With the school shutting down in March due to Covid-19, India has seen a major learning setback for all students, mainly the younger ones.
School shutdown has only increased disparities in learning and achievement among India’s children. According to the data provided by Square Panda India, out of the 240 million children in India aged between 0-8 years, 74% or 178 million, live in rural areas. Millions of children are at risk of not reaching their full potential because of inadequate nutrition, lack of early stimulation, learning and nurturing care, and exposure to stress.
In India, the ECCE system is built around an in-class experience and provides a level playing field for all. Private preschools train their teachers extensively, invest in broadband internet and devices, and focus on curriculum design. They also lay a lot of emphasis on gamification among students. However, many schools are also the hub for support systems such as school meals, mental health counselling and childcare when it comes to public education.
With preschools shut, students were pushed into online learning from home. In many homes, especially of low-income families, students do not access to the internet, electronic devices to attend their classes from and a dedicated, quiet place to study. This has deepened the learning losses.
Loss of Learning during the Pandemic, a study initiated by the Azim Premji Foundation in February 2021, covered 16,067 children in 1,137 public schools across five states from Class 2-6. The study revealed some startling findings: it stated that an average of 92% of children across classes have lost at least one language ability from the previous year. Moreover, 82% of children across all classes have lost at least one mathematical ability from the previous year.
Cognitive psychology suggests that without practice, children are most susceptible to forgetting facts and procedural skills. And they have very little learning practice at the moment as they have lost one whole academic year and could probably lose another year too. Tracy Cardoz, educationist at SquarePanda India, said, “It is important to note that these studies only assess the short-term impact of the lockdown; and at this point, we cannot fully understand the long-term, detrimental consequences of the lockdown on children’s wellbeing.”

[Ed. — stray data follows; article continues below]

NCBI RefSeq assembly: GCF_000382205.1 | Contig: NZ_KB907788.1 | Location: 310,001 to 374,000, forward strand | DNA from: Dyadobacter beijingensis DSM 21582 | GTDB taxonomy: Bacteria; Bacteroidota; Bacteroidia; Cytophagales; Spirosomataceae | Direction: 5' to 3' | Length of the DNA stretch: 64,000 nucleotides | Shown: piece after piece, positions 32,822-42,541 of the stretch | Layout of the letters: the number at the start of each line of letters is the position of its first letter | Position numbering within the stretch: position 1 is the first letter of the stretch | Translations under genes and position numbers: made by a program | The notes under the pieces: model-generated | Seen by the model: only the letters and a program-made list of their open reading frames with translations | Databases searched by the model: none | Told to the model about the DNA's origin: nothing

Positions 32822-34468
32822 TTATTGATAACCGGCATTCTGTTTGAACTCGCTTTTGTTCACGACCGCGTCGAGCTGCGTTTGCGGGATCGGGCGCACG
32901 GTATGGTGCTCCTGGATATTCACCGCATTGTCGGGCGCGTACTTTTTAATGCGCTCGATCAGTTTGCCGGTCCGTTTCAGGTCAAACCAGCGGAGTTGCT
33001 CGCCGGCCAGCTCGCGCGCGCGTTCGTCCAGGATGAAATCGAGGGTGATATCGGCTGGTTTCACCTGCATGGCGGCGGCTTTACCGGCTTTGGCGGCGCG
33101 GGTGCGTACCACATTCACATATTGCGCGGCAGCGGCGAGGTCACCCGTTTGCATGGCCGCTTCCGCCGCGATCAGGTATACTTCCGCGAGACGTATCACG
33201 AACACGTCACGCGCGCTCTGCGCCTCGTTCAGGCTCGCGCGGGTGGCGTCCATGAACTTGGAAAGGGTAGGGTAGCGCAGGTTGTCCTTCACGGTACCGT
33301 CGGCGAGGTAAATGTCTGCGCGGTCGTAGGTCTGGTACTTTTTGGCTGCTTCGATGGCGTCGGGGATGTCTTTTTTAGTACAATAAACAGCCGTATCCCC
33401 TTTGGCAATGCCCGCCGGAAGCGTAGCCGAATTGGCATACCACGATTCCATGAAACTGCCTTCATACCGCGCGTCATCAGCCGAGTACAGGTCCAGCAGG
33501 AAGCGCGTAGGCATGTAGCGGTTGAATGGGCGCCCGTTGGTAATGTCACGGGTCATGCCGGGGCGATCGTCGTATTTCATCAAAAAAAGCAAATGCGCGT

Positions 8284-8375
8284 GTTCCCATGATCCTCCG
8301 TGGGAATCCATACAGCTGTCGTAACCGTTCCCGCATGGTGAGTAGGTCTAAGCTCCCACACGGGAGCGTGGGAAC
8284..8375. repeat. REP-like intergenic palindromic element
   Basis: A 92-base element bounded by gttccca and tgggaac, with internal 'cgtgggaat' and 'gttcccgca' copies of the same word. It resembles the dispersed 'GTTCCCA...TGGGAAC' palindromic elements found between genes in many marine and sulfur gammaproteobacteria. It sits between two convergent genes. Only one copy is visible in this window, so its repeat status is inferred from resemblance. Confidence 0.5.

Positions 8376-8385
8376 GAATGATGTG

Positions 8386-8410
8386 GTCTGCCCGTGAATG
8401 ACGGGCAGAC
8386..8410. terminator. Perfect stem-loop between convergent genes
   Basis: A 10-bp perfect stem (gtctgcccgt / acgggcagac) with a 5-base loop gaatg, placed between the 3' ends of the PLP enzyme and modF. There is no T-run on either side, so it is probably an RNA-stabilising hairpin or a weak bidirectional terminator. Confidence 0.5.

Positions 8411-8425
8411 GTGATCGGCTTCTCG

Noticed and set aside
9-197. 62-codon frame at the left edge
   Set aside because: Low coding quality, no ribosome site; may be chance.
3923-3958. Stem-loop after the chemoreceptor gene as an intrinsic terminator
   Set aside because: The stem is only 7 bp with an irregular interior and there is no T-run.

It has become extremely imperative to develop prevention programs to mitigate the impact of Covid-19 on children’s psychological wellbeing.
However, there is a silver lining. Ed-tech organisations and private entities have joined hands with various state governments to mitigate this learning crisis by investing in various key stakeholders of the early childhood care and education (ECCE) space.
Chhattisgarh’s Bastar district, in July 2021, initiated a first-of-its-kind teacher training programme with a sharp focus on English Language Proficiency training. The programme aims to train 750 teachers in language skills, including grammar for academic, personal and professional purposes, and developing competence and confidence in the usage of English in and beyond the classroom. Structured to deliver instruction in the most engaging way possible, the English Language Proficiency programme will take teachers through the entire learning cycle — active experimentation, reflection, conceptualisation and application.
The programme’s objectives resonate with the objectives of NEP 2020, which highlights the need to up-skill educators, making them future-ready, equipping them with technical know-how and language acquisition skills to promote lifelong learning. It will be implemented and executed by Square Panda India, an ed-tech innovator whose data-driven pedagogy is designed towards creating impact at a large scale while providing measurable learning outcomes.
Ashish Jhalani, MD, Square Panda India, shares “The Chhattisgarh government has recognised the value of a multilingual population and understood that empowering our educators is the first step to ensuring early learners attain essential foundational literacy and numeracy skills. This program is a demonstration of our commitment to working alongside the authorities as we seek to heighten educators’ knowledge of English and foster stronger language acquisition outcomes among students.”